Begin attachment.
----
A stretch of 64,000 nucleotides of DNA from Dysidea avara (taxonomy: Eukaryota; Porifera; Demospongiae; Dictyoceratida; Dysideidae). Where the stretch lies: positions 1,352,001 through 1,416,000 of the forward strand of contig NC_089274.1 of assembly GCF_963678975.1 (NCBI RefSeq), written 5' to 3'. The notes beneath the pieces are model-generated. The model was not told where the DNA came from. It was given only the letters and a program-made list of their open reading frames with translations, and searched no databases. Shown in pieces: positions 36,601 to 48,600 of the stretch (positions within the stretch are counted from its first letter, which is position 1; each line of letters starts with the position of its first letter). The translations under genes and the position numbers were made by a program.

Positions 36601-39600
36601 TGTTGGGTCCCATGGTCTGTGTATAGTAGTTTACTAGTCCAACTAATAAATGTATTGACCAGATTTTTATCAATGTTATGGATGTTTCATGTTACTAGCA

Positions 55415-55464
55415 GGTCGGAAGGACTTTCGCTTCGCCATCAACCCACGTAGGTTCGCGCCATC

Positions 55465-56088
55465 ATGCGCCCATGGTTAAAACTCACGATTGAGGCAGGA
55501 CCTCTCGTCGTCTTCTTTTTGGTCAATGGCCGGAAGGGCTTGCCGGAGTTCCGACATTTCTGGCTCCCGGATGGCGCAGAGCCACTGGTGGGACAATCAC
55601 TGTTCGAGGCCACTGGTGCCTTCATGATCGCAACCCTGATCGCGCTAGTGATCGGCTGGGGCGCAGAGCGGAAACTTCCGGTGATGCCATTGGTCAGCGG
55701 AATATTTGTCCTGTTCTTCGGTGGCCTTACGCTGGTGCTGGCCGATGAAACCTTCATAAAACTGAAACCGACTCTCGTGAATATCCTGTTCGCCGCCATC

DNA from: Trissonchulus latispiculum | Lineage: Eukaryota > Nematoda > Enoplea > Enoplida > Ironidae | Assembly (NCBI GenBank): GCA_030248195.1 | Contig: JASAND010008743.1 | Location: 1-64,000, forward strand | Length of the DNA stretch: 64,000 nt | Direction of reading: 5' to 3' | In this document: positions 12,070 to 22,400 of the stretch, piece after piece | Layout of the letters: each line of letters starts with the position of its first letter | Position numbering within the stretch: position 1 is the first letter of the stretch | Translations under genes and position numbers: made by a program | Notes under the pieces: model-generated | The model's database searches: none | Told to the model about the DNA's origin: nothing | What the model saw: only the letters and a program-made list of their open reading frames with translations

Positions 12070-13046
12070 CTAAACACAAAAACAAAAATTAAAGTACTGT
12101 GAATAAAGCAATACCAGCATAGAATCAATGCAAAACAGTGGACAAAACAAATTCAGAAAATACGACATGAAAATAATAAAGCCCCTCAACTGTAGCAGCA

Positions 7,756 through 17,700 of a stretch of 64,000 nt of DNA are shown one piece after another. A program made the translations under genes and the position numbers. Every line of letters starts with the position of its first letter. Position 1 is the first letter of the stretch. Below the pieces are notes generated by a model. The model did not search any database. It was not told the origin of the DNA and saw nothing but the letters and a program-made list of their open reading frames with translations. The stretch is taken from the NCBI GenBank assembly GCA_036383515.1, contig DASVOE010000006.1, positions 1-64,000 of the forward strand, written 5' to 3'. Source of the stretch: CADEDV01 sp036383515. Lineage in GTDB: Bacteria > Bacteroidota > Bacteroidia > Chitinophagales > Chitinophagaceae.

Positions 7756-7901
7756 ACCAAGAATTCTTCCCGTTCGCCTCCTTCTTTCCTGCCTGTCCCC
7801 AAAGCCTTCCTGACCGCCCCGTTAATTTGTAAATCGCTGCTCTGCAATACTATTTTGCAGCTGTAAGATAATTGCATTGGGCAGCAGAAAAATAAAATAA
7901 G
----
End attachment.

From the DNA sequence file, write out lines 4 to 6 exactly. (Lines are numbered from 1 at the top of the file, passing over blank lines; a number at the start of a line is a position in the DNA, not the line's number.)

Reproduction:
Positions 55415-55464
55415 GGTCGGAAGGACTTTCGCTTCGCCATCAACCCACGTAGGTTCGCGCCATC

Positions 55465-56088